Chronicle stands firm against dam

EVEN before the mega-dam plan had been announced by Peter Beattie, the Fraser Coast Chronicle was on the case.

The former premier had jumped the gun early in March 2006, unveiling his government’s intention to plonk a weir on the Mary River upstream of Gympie.

“The Fraser Coast councils need to respond quickly to Mr Beattie’s announcement. We have civic needs and environmental concerns,” former editor Nancy Bates wrote.

With that editorial she launched a fierce, focused and fact-based campaign which was ramped up in increments during the next three years as dam announcement followed dam announcement and Queensland premier succeeded Queensland premier.

“I think it did,” Ms Bates said yesterday when asked if the Chronicle’s efforts had played a part in influencing the decision.

“It helped create a groundswell of public opinion that became more obvious to the decision makers as it rolled along.”

Even when the Chronicle plastered a target on the forehead of Federal Environment Minister Peter Garrett and the negative reactions to the front page image swept in, she remained steadfast.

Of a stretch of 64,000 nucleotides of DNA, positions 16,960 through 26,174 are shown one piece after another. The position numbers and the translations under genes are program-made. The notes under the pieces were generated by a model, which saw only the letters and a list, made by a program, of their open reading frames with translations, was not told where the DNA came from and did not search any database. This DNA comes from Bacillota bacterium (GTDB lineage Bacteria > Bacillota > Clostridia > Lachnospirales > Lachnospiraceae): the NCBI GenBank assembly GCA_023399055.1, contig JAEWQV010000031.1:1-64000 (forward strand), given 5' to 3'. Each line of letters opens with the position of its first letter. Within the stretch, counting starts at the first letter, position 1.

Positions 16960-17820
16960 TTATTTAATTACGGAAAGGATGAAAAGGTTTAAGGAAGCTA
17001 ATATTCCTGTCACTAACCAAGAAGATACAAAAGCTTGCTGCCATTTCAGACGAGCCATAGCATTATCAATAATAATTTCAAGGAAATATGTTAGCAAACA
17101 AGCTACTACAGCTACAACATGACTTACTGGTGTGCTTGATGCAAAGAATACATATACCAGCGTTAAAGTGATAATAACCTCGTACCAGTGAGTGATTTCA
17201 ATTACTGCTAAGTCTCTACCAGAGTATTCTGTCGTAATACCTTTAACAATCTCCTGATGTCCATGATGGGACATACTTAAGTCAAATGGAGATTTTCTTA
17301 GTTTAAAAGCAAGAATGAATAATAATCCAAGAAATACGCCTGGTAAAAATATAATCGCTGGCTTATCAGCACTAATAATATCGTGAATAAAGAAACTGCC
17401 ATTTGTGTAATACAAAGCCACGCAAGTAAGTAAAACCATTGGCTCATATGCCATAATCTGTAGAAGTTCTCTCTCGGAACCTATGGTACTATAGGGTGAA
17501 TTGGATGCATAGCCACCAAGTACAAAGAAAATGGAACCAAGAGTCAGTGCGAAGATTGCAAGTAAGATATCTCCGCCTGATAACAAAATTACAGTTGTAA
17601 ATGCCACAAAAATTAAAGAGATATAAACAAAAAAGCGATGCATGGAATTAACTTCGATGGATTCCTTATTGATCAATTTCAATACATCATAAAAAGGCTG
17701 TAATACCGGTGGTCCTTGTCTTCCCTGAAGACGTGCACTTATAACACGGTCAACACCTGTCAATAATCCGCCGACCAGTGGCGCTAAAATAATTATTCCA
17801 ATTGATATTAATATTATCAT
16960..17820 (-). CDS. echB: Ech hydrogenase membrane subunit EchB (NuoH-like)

“We apologise if any readers were offended but do not resile from our efforts to attract Mr Garrett’s attention,” she said.

The anti-dam headlines, photographs and front page stories continued relentlessly. The editorials kept asking informed and pointy questions.

“No responsible government would rush into building a dam with the potential to create an ecological disaster,” Ms Bates wrote in November 2007. “With every step, the smell around this dam becomes more pungent.”

During the same month she asked Prime Minister Kevin Rudd why he was dodging the dam controversy and five days later wrote “The dam and its flimsy environmental impact study should be fought all the way”.

The battle went the full distance and Mr Garrett’s lunchtime announcement yesterday defied expectations and proved the pleasant surprise par excellence.

“It’s a rare day when we can celebrate a triumph for commonsense over political expediency. The dam was wrong on so many levels,” Ms Bates said.

“I’m enormously gratified because of the role the paper was able to play.

“The real heroine here is Tanzi Smith who put her career on hold to fight this battle with everything she had.”

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